There are a ton of birth control options out there, but the newest trend in birth control comes straight from the deep blue sea. More specifically, seaweed. You know, that icky stuff that floats in the water and when it touches you, you freak out? It turns out that seaweed also scares semen away.
The headline is a bit misleading because you don’t actually shove a bundle of seaweed up your fish fillet before making whoopie with your fresh catch of the day. This birth control isn’t a pill and it’s not a Nuva ring wrapped in seaweed — it’s actually tiny little implantable beads that effectively trick sperm into binding with them instead of an egg. These seaweed beads basically catfish sperm and block the sperm from finding the real egg and impregnating you.
“The beads work by mimicking a human egg,” reports NewScientist, “a trick that persuades sperm to bind to them.” The foolish sperms then pathetically attempt, and fail, to impregnate the beads, which are implanted directly in a woman’s womb. According to the journal Science Translational Medicine, this could act as a “dramatic” barrier to sperm.
The beads are derived from seaweed and are incredibly small — nearly eight million can fit easily in your womb. The beads are coated in a protein called ZP2, which is what causes sperm to want to bind to it. This mermaid birth control is a tricky little bitch… or maybe sperm are just that stupid?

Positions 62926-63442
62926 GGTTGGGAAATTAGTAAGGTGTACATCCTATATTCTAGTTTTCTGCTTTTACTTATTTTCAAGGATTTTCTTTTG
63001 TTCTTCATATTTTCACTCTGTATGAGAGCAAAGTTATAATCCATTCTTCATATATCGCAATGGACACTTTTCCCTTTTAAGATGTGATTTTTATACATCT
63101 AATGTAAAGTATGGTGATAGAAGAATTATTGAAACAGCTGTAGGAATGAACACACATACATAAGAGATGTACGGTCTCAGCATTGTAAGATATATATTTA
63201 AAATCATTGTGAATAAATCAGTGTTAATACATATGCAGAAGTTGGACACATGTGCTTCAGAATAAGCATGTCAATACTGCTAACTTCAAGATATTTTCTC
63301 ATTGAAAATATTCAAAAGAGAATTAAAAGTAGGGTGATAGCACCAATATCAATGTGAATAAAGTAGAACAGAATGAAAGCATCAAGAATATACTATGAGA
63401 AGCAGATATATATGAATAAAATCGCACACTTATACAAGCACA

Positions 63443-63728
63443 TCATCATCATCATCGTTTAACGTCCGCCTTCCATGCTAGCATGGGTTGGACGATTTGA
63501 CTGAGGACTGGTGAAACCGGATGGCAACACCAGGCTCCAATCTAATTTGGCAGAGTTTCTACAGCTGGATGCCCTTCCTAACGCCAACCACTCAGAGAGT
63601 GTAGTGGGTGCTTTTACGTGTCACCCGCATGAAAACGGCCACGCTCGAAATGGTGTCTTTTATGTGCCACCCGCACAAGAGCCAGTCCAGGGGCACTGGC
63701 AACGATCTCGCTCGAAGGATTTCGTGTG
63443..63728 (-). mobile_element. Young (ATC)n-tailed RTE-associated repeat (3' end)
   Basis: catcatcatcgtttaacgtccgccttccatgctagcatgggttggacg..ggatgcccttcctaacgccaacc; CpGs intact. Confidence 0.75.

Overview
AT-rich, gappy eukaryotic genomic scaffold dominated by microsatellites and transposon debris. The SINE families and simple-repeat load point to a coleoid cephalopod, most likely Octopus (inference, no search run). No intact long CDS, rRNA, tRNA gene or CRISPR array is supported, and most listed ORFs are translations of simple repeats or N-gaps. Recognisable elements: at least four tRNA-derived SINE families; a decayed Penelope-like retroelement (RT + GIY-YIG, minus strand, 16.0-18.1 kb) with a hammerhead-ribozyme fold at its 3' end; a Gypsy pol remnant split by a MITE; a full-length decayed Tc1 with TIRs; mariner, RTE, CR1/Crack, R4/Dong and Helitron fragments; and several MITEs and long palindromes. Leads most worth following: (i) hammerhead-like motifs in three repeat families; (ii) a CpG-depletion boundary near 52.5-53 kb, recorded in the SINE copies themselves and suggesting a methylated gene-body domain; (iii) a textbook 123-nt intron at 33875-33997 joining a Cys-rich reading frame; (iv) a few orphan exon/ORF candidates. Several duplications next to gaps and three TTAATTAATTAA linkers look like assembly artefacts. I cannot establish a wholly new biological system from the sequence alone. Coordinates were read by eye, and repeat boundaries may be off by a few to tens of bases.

Scientist have already begun testing these little sperm-swindlers in mice, and the results were incredible. “Researchers found that no mice became pregnant, even though they were mating regularly,” the Telegraph reports.
The best part about these little beads is that they are hormone-free. There are so many women out there who can’t take regular hormonal birth control because of the crazy side effects. As of now, there are only a few non-hormonal forms of birth control so having something like the seaweed beads could really change the game for mermaids (and mere mortals) who like to fuck.
Could seaweed beads be the new pill? It’s a strong possibility. We’ll still have to wait awhile to see how these little balls perform in humans, but if it’s good enough for mermaids it’s good enough for me. .
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